In preparation for the start of the Stanley Cup Playoffs tonight (that’s hockey for you non hockey people), I’ve been doing a bit of research into the Nashville Predators regular season record against the other teams coming out of the west. It’s important to note that of the eight teams in the playoffs out of the west, five of them come from the Central (the Predators’ division), leaving three from the Pacific. The first spot goes to Anaheim with 109 points. The eighth spot goes to Calgary with 97 points. The West was so tight this year that only 12 points separate the 1st seed from the 8th seed. This year’s playoff race felt much tighter than last years (but this could be due to my increased interest with the Predators being smack dab in the middle of the race for the Central division crown; after all, perspective is everything).

Once the playoffs were set, I started thinking about how the predators do not match up too well against any possible matchup that they might have. This curiosity led me down the path of looking at their regular season record against potentail foes.

Predators Regular Season Record Against Western Conference Playoff Teams

Team Record
Anaheim 0-3 (1)
St. Louis 3-2 (1)
Chicago 1-3 (1)
Vancouver 2-1 (1)
Minnesota 2-3
Winnipeg 3-2
Calgary 0-3 (1)

The number in parenthesis denotes a shootout loss, which are special cases and in my opinion come down to chance.

First Round

The Predators have drawn the Chicago Blackhawks in the first round. Out of the teams from the Central, the Predators only played Chicago four times (versus five times for the other teams). This has to do with the Western Conference having seven teams in each division (whereas the Eastern Conference has eight teams in each division). During the first loss to the Blackhawks, the Predators started their backup goalie, Carter Hutton and only lost 2-1 in OT. This is a pretty good outcome, especially considering the Predators played this game on the backside of a back-to-back (the frontside being played against Winnipeg). The last loss to the Blackhawks ended with shootout (again, I chalk these up to luck and happenstance and I don’t personally find anything interesting in these losses or wins). If we discard those two games, that leaves the Predators with a 1-1 record (both games in Nashville) against the Blackhawks (a 3-2 win and a 1-3 loss). Both of these games had roughly the same number of shots for and shots against. Nashville had power plays in both games and did not convert on any of them. Nashville had to kill off penalties in both games and did not allow a power play goal in either. Rinne was the starter in both of these games for Nashville. The Blackhawks starting goaltender, Corey Crawford, did not start in either of these games.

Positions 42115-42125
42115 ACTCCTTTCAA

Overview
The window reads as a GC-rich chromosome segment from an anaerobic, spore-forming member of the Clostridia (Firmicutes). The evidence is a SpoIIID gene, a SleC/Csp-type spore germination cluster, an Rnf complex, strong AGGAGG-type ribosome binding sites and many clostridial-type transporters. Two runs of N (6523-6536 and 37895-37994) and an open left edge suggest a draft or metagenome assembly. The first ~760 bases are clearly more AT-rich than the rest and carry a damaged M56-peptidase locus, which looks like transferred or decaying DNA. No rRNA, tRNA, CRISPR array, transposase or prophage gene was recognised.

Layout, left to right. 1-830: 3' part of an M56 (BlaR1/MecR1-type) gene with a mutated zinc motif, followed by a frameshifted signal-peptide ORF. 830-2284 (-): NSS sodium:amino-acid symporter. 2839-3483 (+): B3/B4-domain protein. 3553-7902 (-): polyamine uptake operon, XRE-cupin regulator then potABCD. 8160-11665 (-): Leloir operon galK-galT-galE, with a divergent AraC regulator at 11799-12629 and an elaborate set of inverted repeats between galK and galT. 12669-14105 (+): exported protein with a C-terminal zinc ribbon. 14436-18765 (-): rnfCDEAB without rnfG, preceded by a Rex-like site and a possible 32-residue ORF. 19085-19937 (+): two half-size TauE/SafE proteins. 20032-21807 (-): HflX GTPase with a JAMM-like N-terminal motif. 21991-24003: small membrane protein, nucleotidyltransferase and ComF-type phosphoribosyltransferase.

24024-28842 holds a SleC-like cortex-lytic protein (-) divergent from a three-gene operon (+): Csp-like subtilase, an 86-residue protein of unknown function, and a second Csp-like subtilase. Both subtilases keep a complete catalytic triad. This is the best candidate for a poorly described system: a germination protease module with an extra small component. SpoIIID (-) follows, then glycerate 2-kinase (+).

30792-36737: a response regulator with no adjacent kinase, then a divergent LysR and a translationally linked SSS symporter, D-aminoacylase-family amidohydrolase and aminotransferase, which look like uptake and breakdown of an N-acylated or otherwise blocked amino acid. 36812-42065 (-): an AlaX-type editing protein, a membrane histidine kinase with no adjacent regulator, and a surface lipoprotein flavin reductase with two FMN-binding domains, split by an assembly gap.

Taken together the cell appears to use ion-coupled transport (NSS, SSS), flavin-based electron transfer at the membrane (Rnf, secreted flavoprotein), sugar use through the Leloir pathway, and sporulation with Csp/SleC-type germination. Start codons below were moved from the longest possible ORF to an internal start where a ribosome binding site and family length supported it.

Looking at the history, this series seems like a toss up. I think the Blackhawks have the edge (ignoring recent results from both teams). It’s hard to say because the last time these two teams met was in December. The last game between Nashville and Chicago was December 29th. That’s a big deal.

Other Interesting Notes

  • The Predators did not tally a win in the regular season against two playoff teams: the 1st place Anaheim Ducks and the 8th place Calgary Flames (both Pacific Division teams).
  • The Predators did not “earn” a shootout victory against any of the Western Conference playoff teams.
  • Out of the eight playoff teams in the west, two teams ended the season with a losing streak: Nashville ended with a 6-game losing streak (3 of which were to playoff bound teams), while Chicago ended the season with a 4-game losing streak (3 of which were to playoff bound teams).

Closing Arguments

This observation means nothing. It will not foretell who will come out on top in this series. I just found it to be an interesting exercise in prepration for the start of the playoffs tonight. Go Preds.